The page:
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English famous quote "Shoot for the moon. Even if you miss, youТll land among the stars." -- Les Brown


English Idiom
English idiomsee to it - to ensure or make certain that something is done

1. Can you see to it that Jane will get the book tomorrow morning?

2. I wanted to see to it that my children had cleaned the room.

3. See to it that this never happens again!

see eye to eye (usually in the negative) - means to agree with someone; to have the same opinion (as someone else) on someone/something or about someone/something

1. I don't see eye to eye with my father on some political issues.

2. My friend Ann doesn't see eye to eye with her sister. Their opinions differ on many topics.

3. They've never seen eye to eye about this matter.

4. Tom saw eye to eye with his colleague Jim on almost every aspect of the problem.

English Idioms
Did you know ...

English interesting factThe UK is short for The United Kingdom of Great Britain and Northern Ireland. It is a sovereign state in the northwest of Europe and is made up of four countries: England, Scotland, Wales, and Northern Ireland. The United Kingdom is located on a single island that is itself a part of a larger set of islands.

The Great Britain is the larger of the two main islands in the British Isles. The Great Britain consists of England, Scotland, and Wales.

Ireland is the smaller of the two large islands in the British Isles. It is divided between the fully independent sovereign state of the Republic of Ireland and Northern Ireland which is one of the four countries of the United Kingdom.

The British Isles is the most common name for the archipelago but it is not used in the Republic of Ireland. They refer to them as either the British-Irish Isles or simply as Уthese islandsФ.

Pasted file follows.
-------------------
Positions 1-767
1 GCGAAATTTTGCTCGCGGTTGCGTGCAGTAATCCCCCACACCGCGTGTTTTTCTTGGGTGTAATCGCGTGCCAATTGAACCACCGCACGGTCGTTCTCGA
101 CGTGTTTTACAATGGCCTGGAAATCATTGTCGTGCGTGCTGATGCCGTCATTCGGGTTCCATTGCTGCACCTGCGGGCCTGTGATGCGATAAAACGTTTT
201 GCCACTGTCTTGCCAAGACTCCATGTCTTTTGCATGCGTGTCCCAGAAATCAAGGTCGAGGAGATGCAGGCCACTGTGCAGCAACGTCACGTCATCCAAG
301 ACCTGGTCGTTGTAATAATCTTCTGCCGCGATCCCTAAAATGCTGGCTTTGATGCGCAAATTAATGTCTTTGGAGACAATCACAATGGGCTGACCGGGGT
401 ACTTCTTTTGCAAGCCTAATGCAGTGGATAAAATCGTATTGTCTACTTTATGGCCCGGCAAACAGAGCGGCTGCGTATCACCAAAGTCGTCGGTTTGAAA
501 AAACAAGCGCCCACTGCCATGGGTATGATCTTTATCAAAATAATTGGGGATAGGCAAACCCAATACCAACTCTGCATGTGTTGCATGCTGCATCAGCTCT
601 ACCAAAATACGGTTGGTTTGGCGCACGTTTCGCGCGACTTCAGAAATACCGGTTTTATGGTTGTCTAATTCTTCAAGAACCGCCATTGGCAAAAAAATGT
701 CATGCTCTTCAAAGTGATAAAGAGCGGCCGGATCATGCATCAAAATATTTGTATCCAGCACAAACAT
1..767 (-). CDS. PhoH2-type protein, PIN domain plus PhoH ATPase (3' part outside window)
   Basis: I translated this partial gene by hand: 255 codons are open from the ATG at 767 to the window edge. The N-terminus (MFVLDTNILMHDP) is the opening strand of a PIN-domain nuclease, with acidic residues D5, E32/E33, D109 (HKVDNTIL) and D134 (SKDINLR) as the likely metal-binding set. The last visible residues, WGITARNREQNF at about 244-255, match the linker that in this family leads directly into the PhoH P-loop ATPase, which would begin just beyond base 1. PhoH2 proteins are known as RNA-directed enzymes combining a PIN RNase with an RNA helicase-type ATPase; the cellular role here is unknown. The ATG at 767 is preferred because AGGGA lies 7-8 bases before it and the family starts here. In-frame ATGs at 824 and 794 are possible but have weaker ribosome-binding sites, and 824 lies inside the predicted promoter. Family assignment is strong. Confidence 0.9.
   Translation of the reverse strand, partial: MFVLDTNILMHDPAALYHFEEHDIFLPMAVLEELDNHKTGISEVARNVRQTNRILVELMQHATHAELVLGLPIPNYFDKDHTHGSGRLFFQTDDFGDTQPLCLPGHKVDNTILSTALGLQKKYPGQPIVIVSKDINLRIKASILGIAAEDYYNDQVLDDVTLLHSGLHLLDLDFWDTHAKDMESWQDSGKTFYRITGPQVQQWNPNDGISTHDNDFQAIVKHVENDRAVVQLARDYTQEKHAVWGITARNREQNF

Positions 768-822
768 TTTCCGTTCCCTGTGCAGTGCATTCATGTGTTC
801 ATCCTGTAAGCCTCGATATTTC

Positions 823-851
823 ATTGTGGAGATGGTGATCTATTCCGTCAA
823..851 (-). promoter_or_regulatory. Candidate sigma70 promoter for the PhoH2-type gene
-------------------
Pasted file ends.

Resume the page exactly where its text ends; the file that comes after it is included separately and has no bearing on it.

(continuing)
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Study English Today website was primarily designed to help Bulgarian students to improve their English language skills. Over the years, the site has developed into a large resource of free reference materials, and now it attracts learners studying English as a Second Language (ESL) or English as a Foreign Language (EFL) from many different countries. Here you will find free online english lessons and english grammar, english tests, a collection of english idioms with their meanings, a list of common errors in english usage with the correct explanation and examples, english alphabet with pictures of animals and sound files, games and activities for ESL/EFL learners. Includes also poetry, lyrics, information and useful links for learning and teaching English.

What's New at What's New at
 15.02.2022 - The main page of the website was updated
 17.12.2020 - New page: "Bensonhurst Blues" by Oscar Benton /Section "Lyrics"
 10.04.2019 - New page: 20 Best Mobile Apps to Learn English  
 06.03.2019 - New page: Conditionals Without "If" /Section "Grammar"/  
 17.01.2019 - New page: Conditionals. Third and Mixed Conditionals /Section "Grammar"/  
 24.10.2018 - New page: Conditionals. Zero, First and Second Conditionals /Section "Grammar"/  
 30.07.2018 - New page: Gerund. Infinitive and Gerund /Section "Grammar"/  
 26.07.2017 - New page: "In The Year 2525" by Denny Zager and Rick Evans /Section "Lyrics"/
What's New


English Language Library  English Library

Study English Language

Study English Language: Х A Brief History of the English Language Х English Today   Х English Phonetics  Х British vs. American English (1) - Vocabulary Differences †Х  British vs. American English (2) spelling differences)  Х Common Errors in English   Х Idioms   Х English Cardinal Numbers   Х British Money

Study English Grammar - Verb Tenses:   Х Present Simple Tense /en/   Х Past Simple Tense /en/   Х Future Simple Tense /en/   Х Present Continuous (Progressive) Tense /en/   Х Past Continuous (Progressive) Tense /en/   Х Future Continuous (Progressive) Tense /en/

Common Errors in EnglishCommon Errors in English

Pair, Pear, or Pare